Here's the scoop on my 10 day teenaged adventure over the past week and a half in the D.R.
As a YA writer I love hanging out with teens today. YA writers can be good examples and mentors for teen readers. Many authors meet teens through their books and then spend time with teen groups outside of the books' pages -- building mentoring friendships with teens, helping them learn about themselves and the world. It's a different kind of "each on teach one" experience. It's us, the authors -- teaching the next generation of teens, our readers, about life, based on the things we've already learned from our own experiences.
So from June 15th-24th this month I had the opportunity to welcome 6 teen girls from the U.S. into my home, to sleep on my floor here where I'm currently living, (temporarily,) in the Dominican Republic. We joined 6 Dominican teen girls from one of the local low-income barrios, and together formed a leadership team that put on a week-long kids camp for 100 very enthusiastic Dominican and Haitian children in the impoverished barrio (aka neighborhood) of Pancho Mateo. It was great for me to see the Dominican and American teens working together on planning and implementing fun and educational activities for the kids, learning each others' languages, telling each other their stories (because everyone has a story, you know,) and ending their week in a giant group hug of teens from two countries now saying "farewall, I love you, we'll keep in touch on facebook!"
Here are a few photos of the week. (And for those readers who still haven't had a chance to read all of the prior great Writermorphosis "Each One Teach One -- Author Interviews" noted in last week's post, I'd still encourage you to go back and read them before the new author advice and interviews are posted beginning next week. You don't want to miss any little gem of wisdom that's been shared! And we've had some really great interviews with fabulous and experienced authors!) :)
Here are photos of the teen girls from Raleigh, NC, the teen Girls from Pancho Mateo, and the kids (ages1-12) of Pancho Mateo who now love them:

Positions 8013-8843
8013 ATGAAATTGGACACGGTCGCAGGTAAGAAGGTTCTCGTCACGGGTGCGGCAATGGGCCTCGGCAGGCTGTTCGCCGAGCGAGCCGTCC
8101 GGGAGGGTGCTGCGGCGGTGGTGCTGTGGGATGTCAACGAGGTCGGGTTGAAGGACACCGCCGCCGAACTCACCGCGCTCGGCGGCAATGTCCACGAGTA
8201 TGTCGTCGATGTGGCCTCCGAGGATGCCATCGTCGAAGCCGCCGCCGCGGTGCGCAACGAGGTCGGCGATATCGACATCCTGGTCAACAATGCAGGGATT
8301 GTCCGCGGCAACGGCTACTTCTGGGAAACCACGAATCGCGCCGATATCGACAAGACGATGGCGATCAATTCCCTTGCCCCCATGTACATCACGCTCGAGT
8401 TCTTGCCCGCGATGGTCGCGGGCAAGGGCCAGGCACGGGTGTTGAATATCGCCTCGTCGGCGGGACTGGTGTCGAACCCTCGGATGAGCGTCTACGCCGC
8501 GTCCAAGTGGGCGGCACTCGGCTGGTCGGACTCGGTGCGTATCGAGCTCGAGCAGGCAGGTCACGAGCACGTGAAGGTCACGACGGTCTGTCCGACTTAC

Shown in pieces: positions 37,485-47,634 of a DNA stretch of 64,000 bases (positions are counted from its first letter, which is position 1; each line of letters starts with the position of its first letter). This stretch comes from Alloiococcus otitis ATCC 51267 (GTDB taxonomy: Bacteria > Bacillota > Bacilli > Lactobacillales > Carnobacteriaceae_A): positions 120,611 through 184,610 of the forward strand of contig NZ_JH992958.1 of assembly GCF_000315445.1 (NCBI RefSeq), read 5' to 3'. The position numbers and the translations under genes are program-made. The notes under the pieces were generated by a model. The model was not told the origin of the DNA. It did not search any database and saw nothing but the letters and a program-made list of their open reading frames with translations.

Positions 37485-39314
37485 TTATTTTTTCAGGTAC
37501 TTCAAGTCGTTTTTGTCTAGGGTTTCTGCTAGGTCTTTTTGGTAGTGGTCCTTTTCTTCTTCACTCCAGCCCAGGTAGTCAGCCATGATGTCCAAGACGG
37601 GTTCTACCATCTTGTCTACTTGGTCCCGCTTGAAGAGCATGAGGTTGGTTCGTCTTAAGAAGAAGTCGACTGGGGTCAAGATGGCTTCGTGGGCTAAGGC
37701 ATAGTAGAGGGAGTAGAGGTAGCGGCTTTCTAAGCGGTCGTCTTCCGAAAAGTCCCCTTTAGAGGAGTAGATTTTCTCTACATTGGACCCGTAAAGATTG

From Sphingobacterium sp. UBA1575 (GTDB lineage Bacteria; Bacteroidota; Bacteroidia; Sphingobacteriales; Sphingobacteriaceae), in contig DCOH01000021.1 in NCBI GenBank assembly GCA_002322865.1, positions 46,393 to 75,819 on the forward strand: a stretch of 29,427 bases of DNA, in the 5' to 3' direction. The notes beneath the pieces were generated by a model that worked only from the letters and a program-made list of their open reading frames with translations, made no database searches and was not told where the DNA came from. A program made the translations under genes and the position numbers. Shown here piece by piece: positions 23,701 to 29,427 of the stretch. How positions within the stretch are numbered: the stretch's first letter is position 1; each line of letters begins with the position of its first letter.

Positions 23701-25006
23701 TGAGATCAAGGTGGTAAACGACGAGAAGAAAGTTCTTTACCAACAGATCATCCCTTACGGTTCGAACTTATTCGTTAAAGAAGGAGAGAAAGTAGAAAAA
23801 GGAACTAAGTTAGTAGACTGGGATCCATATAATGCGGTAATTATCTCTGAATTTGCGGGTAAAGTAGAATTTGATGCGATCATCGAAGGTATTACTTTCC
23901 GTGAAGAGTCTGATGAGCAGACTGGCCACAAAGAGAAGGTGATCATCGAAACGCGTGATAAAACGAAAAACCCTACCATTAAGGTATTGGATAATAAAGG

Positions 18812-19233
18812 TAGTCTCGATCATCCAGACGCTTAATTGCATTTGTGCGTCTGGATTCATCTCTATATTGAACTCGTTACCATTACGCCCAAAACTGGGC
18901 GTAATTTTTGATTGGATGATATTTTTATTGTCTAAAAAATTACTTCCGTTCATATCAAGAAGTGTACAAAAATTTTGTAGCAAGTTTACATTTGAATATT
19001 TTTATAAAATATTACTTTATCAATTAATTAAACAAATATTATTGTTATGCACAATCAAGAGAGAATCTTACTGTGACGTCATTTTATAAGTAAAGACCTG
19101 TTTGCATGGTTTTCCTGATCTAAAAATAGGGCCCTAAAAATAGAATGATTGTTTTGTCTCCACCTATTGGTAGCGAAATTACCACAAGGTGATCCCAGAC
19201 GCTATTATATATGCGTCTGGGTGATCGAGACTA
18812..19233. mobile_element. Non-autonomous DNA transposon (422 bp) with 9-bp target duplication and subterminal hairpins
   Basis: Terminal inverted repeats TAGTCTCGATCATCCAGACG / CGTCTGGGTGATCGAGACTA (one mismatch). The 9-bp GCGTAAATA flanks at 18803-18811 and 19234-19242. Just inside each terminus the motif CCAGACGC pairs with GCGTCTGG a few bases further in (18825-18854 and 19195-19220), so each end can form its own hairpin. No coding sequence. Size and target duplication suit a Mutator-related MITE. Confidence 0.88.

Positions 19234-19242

Here we are playing Duck Duck Goose, Simon Says, learning about hand-washing and tooth-brushing, singing songs, and hearing stories in the local church building (with no lights or working fans) that we borrowed for the camp.
Co-leader Amy in "The Hair Salon" getting "beautified." : )
American teen Ariana and Dominican teen Loreiny teach hand-washing before snack-time.
Dominican Teen Nina giving 1:1 attention during story and singing time.
A very brief moment of order - expectantly awaiting story time.
Pancho Mateo Preschooler Nadine expertly colors her picture about tooth brushing,
outside, at the town basketall court.
American teen Ariana and Pancho Mateo middle schooler Bladimir talk about school and sports, and bullies, and life as an 11 year old in his barrio of Pancho Mateo.
Jumping rope, playing with puppies, soccer, basketball, tag, piggy back rides, and coloring with "crayolas" outside at the Pancho Mateo basketball court every day after story time and snack.
Learning to share the crayons so everyone could have lots of different colors. :)
Most of the crayons went home in children's pockets every day -- a wonderful souvenier to take home to mama. We had to go buy more crayons throughout the week due to an ever increasing numbers of children and an ever decreasing number of crayons!
The two-country teen planning team met daily to plan kids' activities, make and exchange friendship bracelets, share their life stories, sing/make music together, and go to the beach together - a well-desearved beach day after a week of hot and dusty hugging and loving-on 100 small children!
Teens from 2 countries bonding in Pancho Mateo.
Keep in touch!
Thanks to all who were interested in this teen intercabio (interchange) experience and who asked to see photos. : ) It's an amazing thing in the world when teens from two different groups can come together, build friendships, and work toghether for the good of their communities and their world.
If you are a friend of teens, (as most YA authors are) I'd encourage you to consider doing something similar in your own community.
It's a great opportunity for YA authors to hang out and build leadership skills among "YA people." : )
See you all back here next week for more Author and Publishing Professional tips and experiences.